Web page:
Sun, 08/20/2017 - 02:10

Posted by Belinda Alzner on December 19, 2012

Stephanie Maris is the editor of the Winter 2013 issue of the Ryerson Review of Journalism. Here, she talks about what it was like heading the masthead of an esteemed student-published journalism magazine, what we can look forward to in the upcoming issue, and how the RRJ is celebrating its 30th anniversary. 

By Stephanie Maris

The Rogers Communication Centre, a modern building in the heart of Ryerson’s campus dedicated primarily to journalism studies, was unusually silent. In mid-December, most students are at home studying for exams, or out celebrating the start to the holiday season. Not so this editor: I was on my way to the magazine-editing suite fondly nicknamed “the fishbowl” (and later, less fondly described as the source of “fish fever,” a stress-induced illness that took over my masthead during the craziest weeks of final production).

On that December afternoon, however, I was delighted to set foot in the little classroom that had been my world nearly seven days a week for the past four months. At long, long last, the fishbowl was lined with boxes filled with our opus: the Winter 2013 edition of the Ryerson Review of Journalism. We had done it, and everything had been worth it.

When I was offered the position of Editor, my instructor, the esteemed Stephen Trumper, warned me that it would come with its challenges and its rewards. Production lived up to both sets of expectations, and I learned that the role of an editor is often more cheerleader/listener than writer/reader.


During the most stressful weeks, our world was made up of sleepless nights, 12-hour days, exhausted peers and strained humour. But even then our masthead persevered, and, fueled by excessive trips to Starbucks, horrible, laugh-inducing title suggestions, and sugar (the secret to every successful meeting), we managed to band together and become friends as well as colleagues.

I learned a new respect for the work ethic of my peers, and for the talent contained within this program. I have always admired the depth of the research and reporting that goes into the RRJ, but to follow our masthead’s stories from idea to final copy was both fascinating and inspiring. And I know that every editor is bound to say that hers is the best issue yet — but that’s simply because it’s true.  

We dedicated ourselves to every detail of this magazine, from how to properly commemorate the RRJ’s 30th anniversary, to what we wanted on our cover. Our vote to settle on Dishonoured, a feature about honour-killing coverage by our writer and Visuals Editor Hafsa Lodi, was unanimous. Her passion for the story, along with the work that went into her research, is a shining example of what our issue is about: the stories that we believe the journalism industry needs to read.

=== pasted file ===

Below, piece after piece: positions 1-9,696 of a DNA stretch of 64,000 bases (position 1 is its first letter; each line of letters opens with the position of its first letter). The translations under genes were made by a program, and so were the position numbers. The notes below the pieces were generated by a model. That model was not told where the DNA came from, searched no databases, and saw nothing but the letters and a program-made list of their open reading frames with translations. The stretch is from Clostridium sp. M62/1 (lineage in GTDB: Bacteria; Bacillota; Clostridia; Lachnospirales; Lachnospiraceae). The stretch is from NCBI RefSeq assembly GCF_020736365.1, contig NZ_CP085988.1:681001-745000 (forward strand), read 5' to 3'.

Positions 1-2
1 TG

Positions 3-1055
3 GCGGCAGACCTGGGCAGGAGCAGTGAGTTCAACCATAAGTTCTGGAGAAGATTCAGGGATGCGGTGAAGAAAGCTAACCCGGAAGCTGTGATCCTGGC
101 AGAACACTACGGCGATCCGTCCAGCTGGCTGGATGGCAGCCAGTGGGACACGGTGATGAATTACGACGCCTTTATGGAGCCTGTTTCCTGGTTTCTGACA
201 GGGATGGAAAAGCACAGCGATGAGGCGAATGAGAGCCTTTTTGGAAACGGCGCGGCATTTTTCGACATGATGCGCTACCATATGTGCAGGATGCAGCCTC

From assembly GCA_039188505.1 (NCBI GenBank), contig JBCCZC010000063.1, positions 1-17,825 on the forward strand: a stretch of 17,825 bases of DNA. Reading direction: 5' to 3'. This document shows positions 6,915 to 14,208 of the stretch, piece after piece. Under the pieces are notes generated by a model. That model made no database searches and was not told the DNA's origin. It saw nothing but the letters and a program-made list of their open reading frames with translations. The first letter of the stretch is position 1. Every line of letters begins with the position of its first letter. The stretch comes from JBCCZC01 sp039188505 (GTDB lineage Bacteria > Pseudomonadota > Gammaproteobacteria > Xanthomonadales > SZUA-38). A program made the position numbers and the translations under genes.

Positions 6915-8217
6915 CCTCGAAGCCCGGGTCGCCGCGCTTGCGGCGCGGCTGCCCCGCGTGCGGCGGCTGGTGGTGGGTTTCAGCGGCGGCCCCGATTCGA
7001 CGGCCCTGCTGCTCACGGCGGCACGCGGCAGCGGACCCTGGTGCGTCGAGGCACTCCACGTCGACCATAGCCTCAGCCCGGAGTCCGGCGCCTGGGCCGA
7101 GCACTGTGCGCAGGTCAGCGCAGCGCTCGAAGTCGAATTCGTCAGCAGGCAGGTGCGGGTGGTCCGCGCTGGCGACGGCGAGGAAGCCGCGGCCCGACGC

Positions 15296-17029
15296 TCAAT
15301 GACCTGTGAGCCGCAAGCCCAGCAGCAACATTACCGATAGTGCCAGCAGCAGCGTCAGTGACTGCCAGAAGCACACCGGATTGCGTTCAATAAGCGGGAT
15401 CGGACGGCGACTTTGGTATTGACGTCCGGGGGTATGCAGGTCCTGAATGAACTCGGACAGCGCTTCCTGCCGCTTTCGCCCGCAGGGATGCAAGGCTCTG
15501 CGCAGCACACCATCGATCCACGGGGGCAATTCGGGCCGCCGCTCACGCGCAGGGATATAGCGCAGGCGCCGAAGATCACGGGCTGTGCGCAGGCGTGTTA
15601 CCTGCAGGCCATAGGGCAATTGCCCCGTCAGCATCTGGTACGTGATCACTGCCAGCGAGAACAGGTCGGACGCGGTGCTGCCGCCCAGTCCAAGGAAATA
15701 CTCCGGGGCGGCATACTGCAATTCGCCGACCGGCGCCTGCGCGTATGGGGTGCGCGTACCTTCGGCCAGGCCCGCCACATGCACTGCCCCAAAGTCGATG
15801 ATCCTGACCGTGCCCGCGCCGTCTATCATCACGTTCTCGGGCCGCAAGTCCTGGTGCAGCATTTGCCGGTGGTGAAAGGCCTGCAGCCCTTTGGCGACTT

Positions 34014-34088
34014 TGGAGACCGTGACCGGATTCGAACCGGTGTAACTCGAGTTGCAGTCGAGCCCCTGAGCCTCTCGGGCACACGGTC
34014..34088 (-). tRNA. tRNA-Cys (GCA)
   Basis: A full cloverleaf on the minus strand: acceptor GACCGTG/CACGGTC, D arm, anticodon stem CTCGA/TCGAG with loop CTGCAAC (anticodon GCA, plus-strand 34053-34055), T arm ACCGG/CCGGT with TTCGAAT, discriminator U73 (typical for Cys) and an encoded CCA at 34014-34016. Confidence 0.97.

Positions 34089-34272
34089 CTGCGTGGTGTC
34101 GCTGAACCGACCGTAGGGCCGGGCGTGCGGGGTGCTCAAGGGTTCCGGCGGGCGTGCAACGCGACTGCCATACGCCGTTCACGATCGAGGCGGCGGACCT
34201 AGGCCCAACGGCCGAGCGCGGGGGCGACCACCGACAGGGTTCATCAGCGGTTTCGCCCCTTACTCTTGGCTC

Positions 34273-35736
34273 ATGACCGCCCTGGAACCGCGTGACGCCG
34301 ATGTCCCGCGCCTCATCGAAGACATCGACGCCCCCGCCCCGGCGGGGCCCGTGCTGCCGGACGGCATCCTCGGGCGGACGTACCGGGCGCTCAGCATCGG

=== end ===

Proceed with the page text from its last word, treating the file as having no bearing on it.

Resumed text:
When I arrived in the fishbowl I immediately isolated myself with a new copy (and there’s nothing like that fresh-from-the-printers smell). In my quiet corner, I read the issue from start to finish. After the rigorous fact checking, copy-editing, and copy editing processes, each one of us could quote every story verbatim, but that first read allowed me to savour each story with fresh eyes. And they’re good. Very good, and filled with the determination and hope that I believe is unique to a masthead of graduating students eager to join the ranks of their working peers.

For this reason (and with no bias whatsoever) I am delighted to be nudging you, fellow journalists, towards newsstands to pick up your copy of our hard work. I also encourage you to visit to read some of our additional pieces and painstakingly edited multimedia stories. We are so proud to be sharing our writing with you that we have taken advantage of every platform we could get our hands on. 

In 30 years, I look forward to rereading the issue that began my career as an editor. I know that by then my masthead will have gone on to do amazing things, and will likely feature in many of the future issues of the Ryerson Review. For now, it is my pleasure to introduce you to your future colleagues, and to anticipate the next chapters of the journalism industry that we will write together. 

J-Source and ProjetJ are publications of the Canadian Journalism Project, a venture among post-secondary journalism schools and programs across Canada, led by Ryerson University, Université Laval and Carleton University and supported by a group of donors.